It has been observed that the issue of inequity often makes parents and students choose schools described as Category “A” schools to the neglect of other ones. These ‘A’ schools are generally perceived to be well endowed and popular and for which reason most parents would like their wards to attend.
A review of the choice pattern of some Category “A” and “C” schools has shown that high information asymmetry on schools and/or preference for well-endowed SHSs at the expense of the so-called less-endowed ones.
Inadequate publication of school information to the public has been identified to have posed some challenges to the selection and placement exercise. Due to the poise of most people to have their children in Category “A” schools, there have been series of direct request for admission from major stakeholders, including religious organisations, traditional rulers and old student groups.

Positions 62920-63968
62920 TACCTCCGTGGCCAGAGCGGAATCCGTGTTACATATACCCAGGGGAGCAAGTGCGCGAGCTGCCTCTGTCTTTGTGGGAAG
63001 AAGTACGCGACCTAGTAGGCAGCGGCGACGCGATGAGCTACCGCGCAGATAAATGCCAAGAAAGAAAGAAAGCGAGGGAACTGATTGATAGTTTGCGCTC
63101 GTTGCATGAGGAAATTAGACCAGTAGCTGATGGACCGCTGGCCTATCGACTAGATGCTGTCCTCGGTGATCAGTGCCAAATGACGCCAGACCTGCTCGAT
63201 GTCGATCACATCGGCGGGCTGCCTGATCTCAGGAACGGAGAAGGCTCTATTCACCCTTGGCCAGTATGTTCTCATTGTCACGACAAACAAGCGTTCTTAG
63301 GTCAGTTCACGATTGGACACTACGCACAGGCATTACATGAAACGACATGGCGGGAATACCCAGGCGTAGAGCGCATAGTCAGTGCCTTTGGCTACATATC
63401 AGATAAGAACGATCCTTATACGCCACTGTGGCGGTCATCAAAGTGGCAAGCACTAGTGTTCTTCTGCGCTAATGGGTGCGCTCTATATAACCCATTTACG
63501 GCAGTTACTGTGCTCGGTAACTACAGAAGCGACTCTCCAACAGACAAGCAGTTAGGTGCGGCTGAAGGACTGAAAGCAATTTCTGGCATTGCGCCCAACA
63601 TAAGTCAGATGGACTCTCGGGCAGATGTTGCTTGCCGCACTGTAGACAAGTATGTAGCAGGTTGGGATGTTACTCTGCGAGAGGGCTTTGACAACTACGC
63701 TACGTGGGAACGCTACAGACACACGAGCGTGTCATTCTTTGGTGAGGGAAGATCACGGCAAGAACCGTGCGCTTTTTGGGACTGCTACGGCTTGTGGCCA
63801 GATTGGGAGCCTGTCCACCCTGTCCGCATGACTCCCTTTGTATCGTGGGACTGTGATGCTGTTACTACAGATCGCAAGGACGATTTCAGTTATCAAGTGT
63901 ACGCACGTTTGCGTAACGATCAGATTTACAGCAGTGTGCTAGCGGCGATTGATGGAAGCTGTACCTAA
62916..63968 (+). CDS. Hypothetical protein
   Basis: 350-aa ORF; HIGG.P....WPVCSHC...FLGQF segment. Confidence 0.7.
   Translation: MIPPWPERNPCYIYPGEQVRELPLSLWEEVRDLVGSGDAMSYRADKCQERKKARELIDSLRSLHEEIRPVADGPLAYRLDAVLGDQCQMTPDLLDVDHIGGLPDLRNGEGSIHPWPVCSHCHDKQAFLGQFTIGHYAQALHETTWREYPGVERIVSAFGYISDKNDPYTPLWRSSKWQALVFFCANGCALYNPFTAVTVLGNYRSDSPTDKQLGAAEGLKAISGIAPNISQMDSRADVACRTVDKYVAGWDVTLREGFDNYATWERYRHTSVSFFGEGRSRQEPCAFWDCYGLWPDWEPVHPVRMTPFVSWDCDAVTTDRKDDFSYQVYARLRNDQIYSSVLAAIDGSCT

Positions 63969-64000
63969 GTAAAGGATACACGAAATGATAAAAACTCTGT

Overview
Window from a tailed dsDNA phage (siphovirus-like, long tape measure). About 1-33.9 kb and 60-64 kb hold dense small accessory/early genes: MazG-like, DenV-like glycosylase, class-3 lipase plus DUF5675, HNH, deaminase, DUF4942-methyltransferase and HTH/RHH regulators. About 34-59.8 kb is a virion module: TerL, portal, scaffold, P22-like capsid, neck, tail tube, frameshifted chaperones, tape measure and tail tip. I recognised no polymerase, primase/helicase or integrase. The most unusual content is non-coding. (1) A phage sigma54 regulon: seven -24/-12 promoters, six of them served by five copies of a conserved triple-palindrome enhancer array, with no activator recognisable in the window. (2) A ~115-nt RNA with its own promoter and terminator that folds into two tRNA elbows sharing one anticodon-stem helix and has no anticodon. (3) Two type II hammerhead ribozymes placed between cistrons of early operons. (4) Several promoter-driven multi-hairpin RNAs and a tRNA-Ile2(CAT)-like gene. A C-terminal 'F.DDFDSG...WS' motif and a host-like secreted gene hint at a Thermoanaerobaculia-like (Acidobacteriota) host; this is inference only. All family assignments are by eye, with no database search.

Inadequate and inaccurate data provided by candidates during registration for BECE have also been posing challenges. Sample cases have shown that male students whose forms bear “females” usually end up being placed in girls’ schools and vice versa.
Other problems include a choice of schools without reference to their residential status and programmes on offer, lack of participation of parents in the registration of their wards resulting in rejection of placements by some parents and choice of schools without reference to the level of financial preparedness on the part of parents.
Bridging equity gap in schools:
The Ministry of Education (MoE) and GES, since the inception of CSSPS, have been implementing programmes that enhance equity in the distribution of resources and facilities to SHSs across the country.
The government, from 2006 to 2008, introduced the Model Schools Upgrade programme that witnessed an improvement in the facilities of 56 less-endowed schools, such as Odorgonno SHS, West Africa SHS, Kadjebi SHS, Adidome SHSs, Bolgatanga SHS and Bawku SHS in order to increase their enrolments.